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Effect of a Tailored Activity Pacing Intervention on Fatigue and Physical Activity Behaviours in Adults with MS, 2020

Discussion in 'Other health news and research' started by rvallee, Dec 26, 2020.

  1. rvallee

    rvallee Senior Member (Voting Rights)

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    Effect of a Tailored Activity Pacing Intervention on Fatigue and Physical Activity Behaviours in Adults with Multiple Sclerosis

    https://www.mdpi.com/1660-4601/18/1/17/htm

    Not very relevant to us but always interesting to see how similar studies are run in other diseases. I am not aware if PEM is a thing in MS, rare or not.

    One interesting thing is the definition of pacing:
    The last sentence is definitely more aspirational about what pacing should do, rather than what it is.
    Results:
    [​IMG]
     
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  2. InitialConditions

    InitialConditions Senior Member (Voting Rights)

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    I spot Excel plots...
     
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  3. NelliePledge

    NelliePledge Moderator Staff Member

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    That description of pacing is pacing up not pacing yourself
     
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  4. Snow Leopard

    Snow Leopard Senior Member (Voting Rights)

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    I remember those in my undergraduate days. We'd get bad marks for producing ugly plots like this, and especially those awful horizontal scale lines.
     
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  5. InitialConditions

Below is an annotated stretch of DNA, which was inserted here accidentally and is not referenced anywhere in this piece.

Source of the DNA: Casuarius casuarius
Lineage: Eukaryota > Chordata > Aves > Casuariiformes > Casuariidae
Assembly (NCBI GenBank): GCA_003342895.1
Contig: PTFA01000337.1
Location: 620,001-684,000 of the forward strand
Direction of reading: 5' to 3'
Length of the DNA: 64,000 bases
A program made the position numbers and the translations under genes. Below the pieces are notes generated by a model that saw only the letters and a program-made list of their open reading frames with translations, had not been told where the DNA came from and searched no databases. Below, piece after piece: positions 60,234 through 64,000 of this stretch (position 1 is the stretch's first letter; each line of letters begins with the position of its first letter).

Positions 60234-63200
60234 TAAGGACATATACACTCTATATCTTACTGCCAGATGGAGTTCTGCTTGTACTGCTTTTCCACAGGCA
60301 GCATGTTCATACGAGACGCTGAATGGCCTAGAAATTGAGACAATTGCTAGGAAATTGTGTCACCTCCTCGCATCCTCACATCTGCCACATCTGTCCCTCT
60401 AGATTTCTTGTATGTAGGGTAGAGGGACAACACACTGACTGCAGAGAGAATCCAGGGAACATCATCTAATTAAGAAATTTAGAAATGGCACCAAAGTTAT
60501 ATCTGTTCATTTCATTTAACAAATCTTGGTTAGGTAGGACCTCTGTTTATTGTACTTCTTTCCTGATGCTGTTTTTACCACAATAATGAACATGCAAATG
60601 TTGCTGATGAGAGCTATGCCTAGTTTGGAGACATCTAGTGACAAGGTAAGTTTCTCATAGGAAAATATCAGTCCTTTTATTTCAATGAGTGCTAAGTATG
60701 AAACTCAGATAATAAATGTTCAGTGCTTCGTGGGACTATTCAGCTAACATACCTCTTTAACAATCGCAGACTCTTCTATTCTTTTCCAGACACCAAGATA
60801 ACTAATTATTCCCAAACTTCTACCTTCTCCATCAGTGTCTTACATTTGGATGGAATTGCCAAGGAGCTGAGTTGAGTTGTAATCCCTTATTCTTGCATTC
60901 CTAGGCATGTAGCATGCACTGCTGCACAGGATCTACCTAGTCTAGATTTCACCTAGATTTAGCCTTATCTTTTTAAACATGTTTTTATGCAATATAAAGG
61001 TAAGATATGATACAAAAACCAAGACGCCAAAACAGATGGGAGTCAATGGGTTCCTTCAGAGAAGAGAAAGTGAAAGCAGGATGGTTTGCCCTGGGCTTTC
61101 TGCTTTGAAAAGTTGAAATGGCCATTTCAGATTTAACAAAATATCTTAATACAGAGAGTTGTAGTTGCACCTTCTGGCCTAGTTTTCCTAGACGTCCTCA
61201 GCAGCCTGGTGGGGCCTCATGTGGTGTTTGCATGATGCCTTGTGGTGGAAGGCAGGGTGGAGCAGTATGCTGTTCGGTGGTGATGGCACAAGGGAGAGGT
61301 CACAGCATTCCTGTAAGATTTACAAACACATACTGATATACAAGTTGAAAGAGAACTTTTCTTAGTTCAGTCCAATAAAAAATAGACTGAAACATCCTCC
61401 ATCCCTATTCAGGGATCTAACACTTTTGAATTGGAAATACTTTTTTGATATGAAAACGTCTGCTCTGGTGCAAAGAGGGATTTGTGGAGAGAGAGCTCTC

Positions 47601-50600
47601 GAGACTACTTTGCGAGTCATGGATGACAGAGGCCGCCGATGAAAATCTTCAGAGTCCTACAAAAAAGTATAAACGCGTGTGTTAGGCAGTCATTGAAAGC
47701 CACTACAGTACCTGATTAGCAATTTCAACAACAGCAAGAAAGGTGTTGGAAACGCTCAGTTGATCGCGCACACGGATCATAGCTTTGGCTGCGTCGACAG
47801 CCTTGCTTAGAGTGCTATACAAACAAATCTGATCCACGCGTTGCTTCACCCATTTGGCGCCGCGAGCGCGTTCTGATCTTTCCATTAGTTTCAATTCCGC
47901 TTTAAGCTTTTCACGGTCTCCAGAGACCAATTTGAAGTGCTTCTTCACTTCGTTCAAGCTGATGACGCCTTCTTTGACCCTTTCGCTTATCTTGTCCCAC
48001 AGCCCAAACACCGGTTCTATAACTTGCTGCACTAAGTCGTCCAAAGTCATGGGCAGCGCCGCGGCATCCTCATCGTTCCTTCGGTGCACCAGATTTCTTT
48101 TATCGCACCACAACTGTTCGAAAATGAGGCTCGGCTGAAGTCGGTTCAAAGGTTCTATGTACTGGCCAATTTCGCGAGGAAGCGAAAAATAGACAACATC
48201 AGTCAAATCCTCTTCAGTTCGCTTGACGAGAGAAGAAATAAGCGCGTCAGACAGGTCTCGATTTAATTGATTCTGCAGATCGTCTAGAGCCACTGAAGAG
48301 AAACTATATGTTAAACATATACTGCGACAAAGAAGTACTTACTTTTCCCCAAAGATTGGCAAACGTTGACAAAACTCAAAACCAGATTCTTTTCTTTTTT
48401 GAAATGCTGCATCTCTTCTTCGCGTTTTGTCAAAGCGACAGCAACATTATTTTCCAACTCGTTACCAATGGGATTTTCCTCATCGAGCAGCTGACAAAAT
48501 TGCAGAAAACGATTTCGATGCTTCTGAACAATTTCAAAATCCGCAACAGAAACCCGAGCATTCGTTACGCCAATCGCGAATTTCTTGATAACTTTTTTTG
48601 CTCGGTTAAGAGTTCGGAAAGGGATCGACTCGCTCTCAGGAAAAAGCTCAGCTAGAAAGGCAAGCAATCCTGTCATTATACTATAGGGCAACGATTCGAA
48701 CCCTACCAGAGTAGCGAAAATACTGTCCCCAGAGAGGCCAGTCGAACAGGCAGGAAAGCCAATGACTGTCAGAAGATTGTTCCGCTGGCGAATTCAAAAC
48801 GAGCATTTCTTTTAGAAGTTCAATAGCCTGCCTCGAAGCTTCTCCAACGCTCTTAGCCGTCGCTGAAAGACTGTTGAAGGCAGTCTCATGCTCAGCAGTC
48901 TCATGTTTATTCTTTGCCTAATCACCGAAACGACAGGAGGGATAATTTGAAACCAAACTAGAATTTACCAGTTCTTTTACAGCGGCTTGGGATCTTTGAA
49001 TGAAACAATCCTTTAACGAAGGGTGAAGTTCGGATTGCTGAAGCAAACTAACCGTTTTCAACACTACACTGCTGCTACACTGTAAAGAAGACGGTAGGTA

InitialConditions Senior Member (Voting Rights)

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    Yes, and sometimes it's more serious than just looking terrible. Excel is not really fit to do publication-quality data and statistical analysis.
     
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  6. Woolie

    Woolie Senior Member

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    So, prescribing an activity programme which incorporates a gradually increasing component causes people to increase their activity. That's a demonstration of compliance, not an outcome. There was no accompanying reduction in self-reported fatigue.

    Even as a demonstration of compliance the results are not that persuasive. Participant numbers are very low (less than a dozen people per group), and the intervention and control groups were not matched on baseline activity levels at all. The control group was far less active to start with.

    I really hope this doesn't give health professionals licence to go around telling MS patients what's "best for them".
     

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